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Fundamenta Informaticae is an international journal publishing original research results in all areas of theoretical computer science. Papers are encouraged contributing:
- solutions by mathematical methods of problems emerging in computer science
- solutions of mathematical problems inspired by computer science.
Topics of interest include (but are not restricted to): theory of computing, complexity theory, algorithms and data structures, computational aspects of combinatorics and graph theory, programming language theory, theoretical aspects of programming languages, computer-aided verification, computer science logic, database theory, logic programming, automated deduction, formal languages and automata theory, concurrency and distributed computing, cryptography and security, theoretical issues in artificial intelligence, machine learning, pattern recognition, algorithmic game theory, bioinformatics and computational biology, quantum computing, probabilistic methods, & algebraic and categorical methods.
Article Type: Research Article
Abstract: We present a tool for the verification of qualitative biological models. These models formalise observed behaviours and interrelations of molecular and cellular mechanisms. During its development a model is continuously verified. Predicted behaviours are compared with behaviours observed in experimental data. Moreover, the model must not exhibit behaviours which contradict existing knowledge about capabilities of the biological system under investigation. Model development is an iterative process involving many rounds of prediction, verification and refinement. Due to the complexity of biological systems this process is laborious and error prone, which motivates the development of “model debugging” tools. The qualitative models …we investigate represent large-scale molecular interaction networks describing gene regulation, signalling and whole-cell metabolism. We integrate a steady state model of whole-cell metabolism with a dynamic model of gene regulation and signalling represented as a Petri net. This Quasi-Steady State Petri Net (QSSPN) representation allows the generation of dynamic sequences of molecular events satisfying substrate, activator, inhibitor and metabolic flux requirements at every state transition. The reachability graph of the dynamic part of the model is examined and for every transition in this graph the satisfaction of metabolic flux requirements is verified by well-established linear programming techniques. Our approach is based on network connectivity alone and does not require any kinetic parameters. We demonstrate the applicability of our method by analysing a large-scale model of a nuclear receptor network regulating bile acid homeostasis in human hepatocyte. To date, simulation and verification of QSSPN models have been performed exclusively by Monte Carlo simulation. Random walks through the state space were used to find examples of behaviour satisfying properties of interest. Here, we provide for the first time for QSSPN models an exhaustive analysis of the state space up to a finite depth, which is possible due to several effective optimisations. Contrary to the Monte Carlo approach, we can prove that certain behaviour cannot be realised by the model within a given number of steps. This allows rejection of models which are not capable to reproduce experimentally observed behaviours, as well as verification that biologically unrealistic behaviours cannot occur in the simulation. We show an example of how these features improve identification of problems in large scale network models. Show more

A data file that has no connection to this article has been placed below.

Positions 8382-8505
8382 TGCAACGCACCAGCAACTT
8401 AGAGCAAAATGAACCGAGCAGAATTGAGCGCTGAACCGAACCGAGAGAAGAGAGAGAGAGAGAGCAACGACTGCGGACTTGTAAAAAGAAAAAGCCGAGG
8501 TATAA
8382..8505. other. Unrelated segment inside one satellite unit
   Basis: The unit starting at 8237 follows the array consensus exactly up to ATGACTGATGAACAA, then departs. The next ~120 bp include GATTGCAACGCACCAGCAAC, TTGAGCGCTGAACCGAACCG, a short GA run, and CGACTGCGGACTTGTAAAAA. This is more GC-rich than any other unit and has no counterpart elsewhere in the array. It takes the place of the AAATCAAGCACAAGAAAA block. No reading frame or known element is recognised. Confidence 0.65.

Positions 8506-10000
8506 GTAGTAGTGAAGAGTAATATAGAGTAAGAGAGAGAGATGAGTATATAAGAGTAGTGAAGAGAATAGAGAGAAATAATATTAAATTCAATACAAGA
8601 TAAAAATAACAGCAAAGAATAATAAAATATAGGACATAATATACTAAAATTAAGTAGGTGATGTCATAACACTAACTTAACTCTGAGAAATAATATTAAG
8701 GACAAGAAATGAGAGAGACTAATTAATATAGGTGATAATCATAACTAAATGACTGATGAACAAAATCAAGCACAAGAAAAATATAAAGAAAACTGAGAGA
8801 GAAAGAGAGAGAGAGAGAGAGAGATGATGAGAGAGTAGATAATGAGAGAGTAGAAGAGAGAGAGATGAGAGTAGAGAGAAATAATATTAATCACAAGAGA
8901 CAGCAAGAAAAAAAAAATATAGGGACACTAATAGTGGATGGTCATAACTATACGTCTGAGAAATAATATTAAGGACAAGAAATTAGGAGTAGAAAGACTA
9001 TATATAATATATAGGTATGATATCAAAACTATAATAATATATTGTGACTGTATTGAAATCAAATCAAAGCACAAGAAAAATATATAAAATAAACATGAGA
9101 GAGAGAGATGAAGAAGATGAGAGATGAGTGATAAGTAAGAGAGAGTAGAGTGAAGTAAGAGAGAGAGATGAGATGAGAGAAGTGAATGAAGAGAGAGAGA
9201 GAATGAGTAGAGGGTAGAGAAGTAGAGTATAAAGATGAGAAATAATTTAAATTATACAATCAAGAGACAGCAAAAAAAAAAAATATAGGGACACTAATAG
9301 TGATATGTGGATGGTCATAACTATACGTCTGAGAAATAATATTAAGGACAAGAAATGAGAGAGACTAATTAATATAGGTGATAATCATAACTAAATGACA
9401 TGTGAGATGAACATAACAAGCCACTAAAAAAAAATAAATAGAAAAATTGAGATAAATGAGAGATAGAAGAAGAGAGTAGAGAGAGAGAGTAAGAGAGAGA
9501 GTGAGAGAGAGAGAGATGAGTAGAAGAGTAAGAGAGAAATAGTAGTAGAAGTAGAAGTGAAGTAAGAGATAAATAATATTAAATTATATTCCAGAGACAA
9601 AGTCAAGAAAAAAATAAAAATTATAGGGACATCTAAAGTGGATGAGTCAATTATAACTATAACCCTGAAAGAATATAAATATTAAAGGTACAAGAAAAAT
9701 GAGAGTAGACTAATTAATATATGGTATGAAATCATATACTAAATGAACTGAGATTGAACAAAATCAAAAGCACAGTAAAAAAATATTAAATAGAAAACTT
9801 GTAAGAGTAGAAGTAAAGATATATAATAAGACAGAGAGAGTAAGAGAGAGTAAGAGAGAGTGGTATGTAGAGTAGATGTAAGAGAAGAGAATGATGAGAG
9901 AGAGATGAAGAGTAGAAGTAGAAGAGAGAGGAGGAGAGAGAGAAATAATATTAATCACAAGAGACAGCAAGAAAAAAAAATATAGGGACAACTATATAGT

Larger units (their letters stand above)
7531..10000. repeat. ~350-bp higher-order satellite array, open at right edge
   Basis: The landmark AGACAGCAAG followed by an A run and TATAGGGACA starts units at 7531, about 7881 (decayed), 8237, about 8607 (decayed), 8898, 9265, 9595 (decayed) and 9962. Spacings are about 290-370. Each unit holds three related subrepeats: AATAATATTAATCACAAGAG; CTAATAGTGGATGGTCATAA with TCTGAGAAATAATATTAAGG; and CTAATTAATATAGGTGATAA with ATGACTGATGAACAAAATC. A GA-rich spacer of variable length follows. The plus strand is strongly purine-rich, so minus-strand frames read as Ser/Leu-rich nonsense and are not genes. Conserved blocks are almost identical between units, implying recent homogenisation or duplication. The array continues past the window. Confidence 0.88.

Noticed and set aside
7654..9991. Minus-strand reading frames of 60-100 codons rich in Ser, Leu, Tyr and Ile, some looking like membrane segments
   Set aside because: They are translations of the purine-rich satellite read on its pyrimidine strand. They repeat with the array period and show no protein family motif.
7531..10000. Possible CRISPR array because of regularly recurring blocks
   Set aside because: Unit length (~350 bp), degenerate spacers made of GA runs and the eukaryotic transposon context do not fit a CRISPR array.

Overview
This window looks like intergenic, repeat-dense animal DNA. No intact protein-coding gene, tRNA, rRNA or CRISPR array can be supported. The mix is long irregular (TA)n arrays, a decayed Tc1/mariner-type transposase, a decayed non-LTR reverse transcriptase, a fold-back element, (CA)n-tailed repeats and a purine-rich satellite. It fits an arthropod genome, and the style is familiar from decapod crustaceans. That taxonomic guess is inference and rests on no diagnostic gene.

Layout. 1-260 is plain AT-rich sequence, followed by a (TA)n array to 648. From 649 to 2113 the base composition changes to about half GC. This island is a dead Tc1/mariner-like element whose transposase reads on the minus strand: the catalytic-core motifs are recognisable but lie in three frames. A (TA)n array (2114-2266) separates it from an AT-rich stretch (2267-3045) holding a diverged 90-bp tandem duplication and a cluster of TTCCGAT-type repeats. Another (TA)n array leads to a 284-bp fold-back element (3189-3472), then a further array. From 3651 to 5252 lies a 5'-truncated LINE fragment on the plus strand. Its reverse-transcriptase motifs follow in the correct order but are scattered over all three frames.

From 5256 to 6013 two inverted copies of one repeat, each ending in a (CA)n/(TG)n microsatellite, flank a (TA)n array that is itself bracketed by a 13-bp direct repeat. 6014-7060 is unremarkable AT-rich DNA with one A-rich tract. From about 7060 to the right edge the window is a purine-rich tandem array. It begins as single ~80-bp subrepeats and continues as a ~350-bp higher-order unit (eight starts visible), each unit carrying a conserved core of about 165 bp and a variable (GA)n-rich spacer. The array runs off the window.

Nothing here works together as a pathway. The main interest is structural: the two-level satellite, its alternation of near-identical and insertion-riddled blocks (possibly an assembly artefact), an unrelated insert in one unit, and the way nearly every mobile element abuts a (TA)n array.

Citation: Fundamenta Informaticae, vol. 160, no. 1-2, pp. 199-219, 2018
Article Type: Research Article
Abstract: Systems and synthetic biology require multiscale biomodel engineering approaches to integrate diverse spatial and temporal scales which will help to better understand and describe the various interactions in biological systems. Our BioModelKit framework for modular biomodel engineering allows composing multiscale models from a set of modules, each describing an individual biomolecular component in the form of a Petri net. In this framework, we now propose a feature for spatial modelling of molecular biosystems. The spatial model represents the coordinates and movement of individual biomolecular components on a defined grid. Here, the distance between components constrains their ability to interact with …each other. We use coloured Petri nets to scale the spatial model, such that each molecular component can exist in an arbitrary number of instances. The grid can encode various regular and irregular structures according to the cellular arrangement and geometry. Furthermore, the grid can be divided into compartments to represent the compartmentalisation of the cell. Show more
Keywords: modular model composition, spatial modelling, multiscale biomodel-engineering, coloured Petri nets
Citation: Fundamenta Informaticae, vol. 160, no. 1-2, pp. 221-254, 2018
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